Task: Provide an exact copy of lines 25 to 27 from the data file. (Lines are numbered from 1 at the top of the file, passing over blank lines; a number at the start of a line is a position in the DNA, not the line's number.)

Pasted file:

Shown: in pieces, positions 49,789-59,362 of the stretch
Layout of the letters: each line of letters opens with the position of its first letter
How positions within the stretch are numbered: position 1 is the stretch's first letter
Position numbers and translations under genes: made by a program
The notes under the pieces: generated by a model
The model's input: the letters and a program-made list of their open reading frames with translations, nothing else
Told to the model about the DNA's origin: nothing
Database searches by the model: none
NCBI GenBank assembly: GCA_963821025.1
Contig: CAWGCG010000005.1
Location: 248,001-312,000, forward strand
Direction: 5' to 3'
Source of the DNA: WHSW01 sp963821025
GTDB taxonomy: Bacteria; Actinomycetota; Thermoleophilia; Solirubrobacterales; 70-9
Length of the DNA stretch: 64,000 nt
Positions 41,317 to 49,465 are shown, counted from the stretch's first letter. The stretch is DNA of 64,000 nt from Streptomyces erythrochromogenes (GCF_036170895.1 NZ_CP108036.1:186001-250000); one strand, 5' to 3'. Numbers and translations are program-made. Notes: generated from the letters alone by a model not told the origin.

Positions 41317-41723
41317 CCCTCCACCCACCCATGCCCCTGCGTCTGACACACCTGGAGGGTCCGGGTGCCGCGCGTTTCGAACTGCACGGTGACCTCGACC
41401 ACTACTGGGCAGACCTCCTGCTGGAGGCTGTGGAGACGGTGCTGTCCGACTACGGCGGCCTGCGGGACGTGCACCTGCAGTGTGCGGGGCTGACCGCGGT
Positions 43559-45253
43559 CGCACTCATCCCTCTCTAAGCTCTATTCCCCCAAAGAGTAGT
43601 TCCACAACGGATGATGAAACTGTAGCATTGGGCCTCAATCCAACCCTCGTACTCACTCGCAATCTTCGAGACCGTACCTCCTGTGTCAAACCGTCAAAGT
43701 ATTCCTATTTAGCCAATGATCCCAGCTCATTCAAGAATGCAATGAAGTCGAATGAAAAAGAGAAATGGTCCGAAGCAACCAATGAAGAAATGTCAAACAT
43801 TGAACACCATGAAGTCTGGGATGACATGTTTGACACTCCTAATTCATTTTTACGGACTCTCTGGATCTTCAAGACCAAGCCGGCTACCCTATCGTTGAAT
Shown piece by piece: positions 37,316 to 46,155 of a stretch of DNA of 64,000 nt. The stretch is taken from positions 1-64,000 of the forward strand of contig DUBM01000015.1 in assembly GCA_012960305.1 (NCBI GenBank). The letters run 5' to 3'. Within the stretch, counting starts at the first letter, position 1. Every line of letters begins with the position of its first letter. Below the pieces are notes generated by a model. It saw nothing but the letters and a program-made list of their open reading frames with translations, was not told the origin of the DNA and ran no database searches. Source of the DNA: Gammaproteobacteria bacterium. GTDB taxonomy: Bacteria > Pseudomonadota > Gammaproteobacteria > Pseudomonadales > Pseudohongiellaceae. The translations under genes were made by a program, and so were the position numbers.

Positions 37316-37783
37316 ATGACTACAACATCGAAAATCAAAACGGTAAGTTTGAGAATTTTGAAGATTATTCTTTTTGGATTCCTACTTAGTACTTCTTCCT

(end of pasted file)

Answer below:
Shown piece by piece: positions 37,316 to 46,155 of a stretch of DNA of 64,000 nt. The stretch is taken from positions 1-64,000 of the forward strand of contig DUBM01000015.1 in assembly GCA_012960305.1 (NCBI GenBank). The letters run 5' to 3'. Within the stretch, counting starts at the first letter, position 1. Every line of letters begins with the position of its first letter. Below the pieces are notes generated by a model. It saw nothing but the letters and a program-made list of their open reading frames with translations, was not told the origin of the DNA and ran no database searches. Source of the DNA: Gammaproteobacteria bacterium. GTDB taxonomy: Bacteria > Pseudomonadota > Gammaproteobacteria > Pseudomonadales > Pseudohongiellaceae. The translations under genes were made by a program, and so were the position numbers.

Positions 37316-37783
37316 ATGACTACAACATCGAAAATCAAAACGGTAAGTTTGAGAATTTTGAAGATTATTCTTTTTGGATTCCTACTTAGTACTTCTTCCT